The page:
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Inclusive education in New Zealand: rhetoric and reality

Inclusive education in New Zealand: rhetoric and reality Purpose– New Zealand continues to struggle with interpreting and implementing its current policy of inclusion, especially as it relates to children traditionally known as having “special educational needs”. The purpose of this paper is to trace the discursive development of institutionalised Special Education in New Zealand and examines how the funding and policy mechanisms of neoliberalism within which rights-based inclusion was introduced have complicated the planning and delivery of services in schools. Design/methodology/approach– The paper draws on Gillian Fulcher’s (1989) discourses of disability as they are expressed through policy documents and educational reports to examine the language and values that have underpinned the development of Special Education policy and provision in New Zealand. Findings– The paper has identified and attempted to explain the extent to which traditional forms of exclusion have continued to structure current policy and practice despite a paradigm shift to inclusion. It argues that this has militated against clear understanding, acceptance and success of this major paradigm shift. Research limitations/implications– In examining the social nature of disability, and its implications in the structures of education today, it is possible to consider opportunities for acting to address these. Originality/value– The value of this work is in taking an historical approach to help understand why there continues be a distance between policy rhetoric and the reality of its implementation in practice. http://www.deepdyve.com/assets/images/DeepDyve-Logo-lg.png History of Education Review Emerald Publishing

Inclusive education in New Zealand: rhetoric and reality

History of Education Review , Volume 45 (1): 15 – Jun 6, 2016

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Publisher
Emerald Publishing
Copyright
Copyright © Emerald Group Publishing Limited
ISSN
0819-8691
DOI
10.1108/HER-04-2014-0029
Publisher site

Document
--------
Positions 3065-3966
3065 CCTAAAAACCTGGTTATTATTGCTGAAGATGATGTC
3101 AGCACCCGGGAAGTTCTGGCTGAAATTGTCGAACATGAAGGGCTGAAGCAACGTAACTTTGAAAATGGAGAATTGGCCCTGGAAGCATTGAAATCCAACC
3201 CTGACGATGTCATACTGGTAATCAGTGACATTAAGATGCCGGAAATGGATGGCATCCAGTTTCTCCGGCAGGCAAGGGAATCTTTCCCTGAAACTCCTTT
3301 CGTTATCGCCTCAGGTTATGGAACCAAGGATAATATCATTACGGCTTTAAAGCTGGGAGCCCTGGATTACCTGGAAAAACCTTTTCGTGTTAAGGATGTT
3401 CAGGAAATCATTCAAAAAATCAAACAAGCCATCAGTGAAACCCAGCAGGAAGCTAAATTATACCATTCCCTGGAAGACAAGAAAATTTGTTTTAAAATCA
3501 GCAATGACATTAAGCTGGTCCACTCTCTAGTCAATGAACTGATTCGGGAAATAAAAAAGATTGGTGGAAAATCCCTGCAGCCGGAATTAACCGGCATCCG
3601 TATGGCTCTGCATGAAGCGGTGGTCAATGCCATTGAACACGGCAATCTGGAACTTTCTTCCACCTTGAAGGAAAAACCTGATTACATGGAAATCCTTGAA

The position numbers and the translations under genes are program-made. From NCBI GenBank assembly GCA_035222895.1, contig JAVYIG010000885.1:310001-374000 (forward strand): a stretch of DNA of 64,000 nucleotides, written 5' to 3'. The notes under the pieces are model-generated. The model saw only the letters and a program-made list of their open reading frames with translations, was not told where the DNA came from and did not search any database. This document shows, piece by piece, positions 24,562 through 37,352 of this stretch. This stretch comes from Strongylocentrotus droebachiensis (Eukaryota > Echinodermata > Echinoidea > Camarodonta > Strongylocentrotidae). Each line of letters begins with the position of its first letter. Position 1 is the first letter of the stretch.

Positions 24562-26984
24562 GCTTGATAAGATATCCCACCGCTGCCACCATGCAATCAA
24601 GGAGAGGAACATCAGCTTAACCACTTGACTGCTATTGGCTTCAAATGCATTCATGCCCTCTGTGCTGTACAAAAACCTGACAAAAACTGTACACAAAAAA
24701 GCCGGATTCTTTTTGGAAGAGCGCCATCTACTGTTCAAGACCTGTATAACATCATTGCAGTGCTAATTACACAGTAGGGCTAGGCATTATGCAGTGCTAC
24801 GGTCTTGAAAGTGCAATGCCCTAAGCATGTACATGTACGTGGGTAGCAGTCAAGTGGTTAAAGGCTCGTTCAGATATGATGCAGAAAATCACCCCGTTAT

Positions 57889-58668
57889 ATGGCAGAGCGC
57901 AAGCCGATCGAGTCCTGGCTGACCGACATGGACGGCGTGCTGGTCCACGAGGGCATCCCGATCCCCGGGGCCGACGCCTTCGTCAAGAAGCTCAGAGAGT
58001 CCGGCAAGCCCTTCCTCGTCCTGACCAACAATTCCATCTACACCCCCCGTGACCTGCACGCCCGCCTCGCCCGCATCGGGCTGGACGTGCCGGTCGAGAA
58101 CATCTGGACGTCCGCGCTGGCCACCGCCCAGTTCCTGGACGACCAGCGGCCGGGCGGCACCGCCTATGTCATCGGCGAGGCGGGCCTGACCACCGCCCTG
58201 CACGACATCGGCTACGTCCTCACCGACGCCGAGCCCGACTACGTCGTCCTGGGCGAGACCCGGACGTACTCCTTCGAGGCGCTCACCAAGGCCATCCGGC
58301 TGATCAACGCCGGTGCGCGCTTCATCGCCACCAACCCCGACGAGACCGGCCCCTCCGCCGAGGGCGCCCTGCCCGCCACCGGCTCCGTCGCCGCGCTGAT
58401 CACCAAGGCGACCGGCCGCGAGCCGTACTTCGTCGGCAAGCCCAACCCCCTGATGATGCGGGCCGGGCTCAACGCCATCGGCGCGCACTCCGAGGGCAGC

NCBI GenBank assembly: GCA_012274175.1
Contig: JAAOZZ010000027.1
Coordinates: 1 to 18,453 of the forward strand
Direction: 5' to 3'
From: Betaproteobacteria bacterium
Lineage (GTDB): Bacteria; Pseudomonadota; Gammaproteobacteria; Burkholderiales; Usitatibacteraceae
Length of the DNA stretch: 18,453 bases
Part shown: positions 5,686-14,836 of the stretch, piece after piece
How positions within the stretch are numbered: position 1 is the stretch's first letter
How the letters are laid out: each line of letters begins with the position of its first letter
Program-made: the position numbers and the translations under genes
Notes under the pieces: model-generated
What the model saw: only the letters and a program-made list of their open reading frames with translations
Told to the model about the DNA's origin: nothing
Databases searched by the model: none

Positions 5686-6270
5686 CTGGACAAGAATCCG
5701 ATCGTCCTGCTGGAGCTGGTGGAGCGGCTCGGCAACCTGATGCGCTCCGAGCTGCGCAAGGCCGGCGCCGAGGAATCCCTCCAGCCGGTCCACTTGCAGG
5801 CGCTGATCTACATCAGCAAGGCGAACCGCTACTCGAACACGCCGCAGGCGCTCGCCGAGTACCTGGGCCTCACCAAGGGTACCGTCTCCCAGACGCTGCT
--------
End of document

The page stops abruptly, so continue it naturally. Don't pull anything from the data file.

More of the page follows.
See Article on Publisher Site

Abstract

Purpose– New Zealand continues to struggle with interpreting and implementing its current policy of inclusion, especially as it relates to children traditionally known as having “special educational needs”. The purpose of this paper is to trace the discursive development of institutionalised Special Education in New Zealand and examines how the funding and policy mechanisms of neoliberalism within which rights-based inclusion was introduced have complicated the planning and delivery of services in schools. Design/methodology/approach– The paper draws on Gillian Fulcher’s (1989) discourses of disability as they are expressed through policy documents and educational reports to examine the language and values that have underpinned the development of Special Education policy and provision in New Zealand. Findings– The paper has identified and attempted to explain the extent to which traditional forms of exclusion have continued to structure current policy and practice despite a paradigm shift to inclusion. It argues that this has militated against clear understanding, acceptance and success of this major paradigm shift. Research limitations/implications– In examining the social nature of disability, and its implications in the structures of education today, it is possible to consider opportunities for acting to address these. Originality/value– The value of this work is in taking an historical approach to help understand why there continues be a distance between policy rhetoric and the reality of its implementation in practice.

Journal

History of Education ReviewEmerald Publishing

Published: Jun 6, 2016

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